theHeart spent a couple hours helping our friends at the Hunger and Health Coalition unload and sort donated food items.
Hunger and Health Coalition Volunteer Coordinator Seth Lejeune threw open the door of the small box truck, unveiling a sea of blue and white plastic grocery bags. Each one contained a dizzying array of aluminum cans, boxes of pasta, condiments, and other assorted food items.
This flood of food had been donated in partnership with the U.S. Postal Service. And it was the job of 20 volunteers from theHeart to spend two hours unloading what we could, removing expired items, and then sorting the remaining items into 15 different categories.
Beyond the support we provided, adults and youth had the unique opportunity to work side by side in service to our community. For volunteers like April and Becky, they connected with our church family in a new and exciting way.
Becky coordinated with her small group to spend their regular Wednesday evening meeting time volunteering. "It's really exciting to see our youth group here," she said. "I didn't know we had this many kids involved."
April, a former middle school teacher, had the same sparkle in her eyes as she sorted soups, salad dressing, and mac and cheese while joking with our youth group. "It's so fun to serve with and meet these amazing kids," she said. "I heard about the group but didn't realize it had gotten so big."
The energy level was electric, especially knowing that we were doing what we could to take on the overwhelming need for food security in the High Country.
Big Challenge, Small Sacrifice
According to County Health Rankings for 2018, more than 9,500 people in Watauga County battle food insecurity. That means roughly 18% of the total population do not have access to a reliable source of food during the year.
The Hunger and Health Coalition is a local organization offering assistance in the face of this sad reality for too many families.
"Our mission at the Hunger and Health Coalition is 'to be a resource for individuals and families within our community who are struggling to provide themselves with basic needs such as food,'" Seth said. "This food we're sorting today will go into our pantry, which is kind of like a grocery store where people who are in need can come and get some of the basics."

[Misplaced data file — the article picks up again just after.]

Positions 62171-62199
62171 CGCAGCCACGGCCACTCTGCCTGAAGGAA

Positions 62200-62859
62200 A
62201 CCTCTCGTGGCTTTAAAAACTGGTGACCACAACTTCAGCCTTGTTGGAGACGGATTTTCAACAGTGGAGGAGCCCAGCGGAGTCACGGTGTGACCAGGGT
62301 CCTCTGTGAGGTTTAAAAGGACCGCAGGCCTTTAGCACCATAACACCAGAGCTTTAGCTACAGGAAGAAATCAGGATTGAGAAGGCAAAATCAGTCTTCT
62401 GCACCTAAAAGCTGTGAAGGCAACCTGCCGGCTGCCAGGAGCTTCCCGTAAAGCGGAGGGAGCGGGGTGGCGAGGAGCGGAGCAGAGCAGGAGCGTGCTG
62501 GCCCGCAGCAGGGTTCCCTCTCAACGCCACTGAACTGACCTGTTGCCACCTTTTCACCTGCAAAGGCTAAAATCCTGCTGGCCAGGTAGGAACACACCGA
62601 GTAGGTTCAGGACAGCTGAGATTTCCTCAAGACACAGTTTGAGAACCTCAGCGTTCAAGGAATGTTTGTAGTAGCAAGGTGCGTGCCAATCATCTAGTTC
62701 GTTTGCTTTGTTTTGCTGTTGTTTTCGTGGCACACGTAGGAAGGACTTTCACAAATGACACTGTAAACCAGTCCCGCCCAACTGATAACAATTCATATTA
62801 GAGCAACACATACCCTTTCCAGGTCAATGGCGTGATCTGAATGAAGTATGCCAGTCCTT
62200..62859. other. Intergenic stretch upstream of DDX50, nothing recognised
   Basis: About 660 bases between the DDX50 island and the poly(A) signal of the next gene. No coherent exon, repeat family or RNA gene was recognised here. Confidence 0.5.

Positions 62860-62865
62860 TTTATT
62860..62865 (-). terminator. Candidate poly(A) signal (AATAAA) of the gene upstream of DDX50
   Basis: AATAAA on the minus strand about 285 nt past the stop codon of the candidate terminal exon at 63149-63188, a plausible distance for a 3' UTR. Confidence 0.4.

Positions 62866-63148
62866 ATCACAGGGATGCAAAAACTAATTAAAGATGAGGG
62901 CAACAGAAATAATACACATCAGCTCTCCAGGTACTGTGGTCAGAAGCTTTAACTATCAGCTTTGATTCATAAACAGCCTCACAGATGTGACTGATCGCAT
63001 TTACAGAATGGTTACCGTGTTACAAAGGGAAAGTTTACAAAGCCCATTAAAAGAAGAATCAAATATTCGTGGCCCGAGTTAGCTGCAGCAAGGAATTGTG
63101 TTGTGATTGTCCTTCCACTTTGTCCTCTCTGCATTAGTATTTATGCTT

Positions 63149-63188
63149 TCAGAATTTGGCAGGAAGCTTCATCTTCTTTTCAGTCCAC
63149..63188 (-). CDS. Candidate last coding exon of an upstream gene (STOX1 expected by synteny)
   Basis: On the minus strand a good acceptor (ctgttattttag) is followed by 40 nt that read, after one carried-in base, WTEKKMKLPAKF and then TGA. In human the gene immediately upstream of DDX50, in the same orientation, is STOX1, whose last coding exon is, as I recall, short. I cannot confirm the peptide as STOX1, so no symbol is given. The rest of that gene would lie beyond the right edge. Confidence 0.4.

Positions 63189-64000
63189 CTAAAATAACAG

Volunteers from theHeart's youth group recognized this as a simple way for them to love others.
"It feels good to do a good deed like this," rising ninth-grader Luke said. "It's important that we give back to our community."
"I really like doing this kind of thing," Sophia said.
Sophia is a rising eighth-grader who will be taking classes at the Hunger and Health Coalition and Hospitality House during the summer to learn more about how these organizations work to support families. "My mom is really involved and she taught me the importance of helping others."
Coming Together to Serve
For people like April, the opportunity for her to put her love into action by sorting food was a perfect fit.
"I travel a lot so committing to things long-term is a bit of a challenge," She admitted. "But this was good for me. The two-hour time commitment with a specific, tangible task were easy to sign up for."
And yet one specific detail of this project was particularly motivating for April, "What made this a must was being able to serve with the youth."
Community Life Pastor Josh was grateful to see volunteers of all ages serving alongside each other, "It is such a joy watching our church family come together like this to support one shared goal: to put our love into action as we support efforts to help our neighbors in need."
Though we were not expected to sort all of the donated food in two short hours, Seth recognized our group for the significance of our efforts and dedication.
"I'm so impressed with the good work y'all did today," he said at the conclusion of our service time. "Really, we could not have done this without you and our other volunteers. Our thanks to theHeart."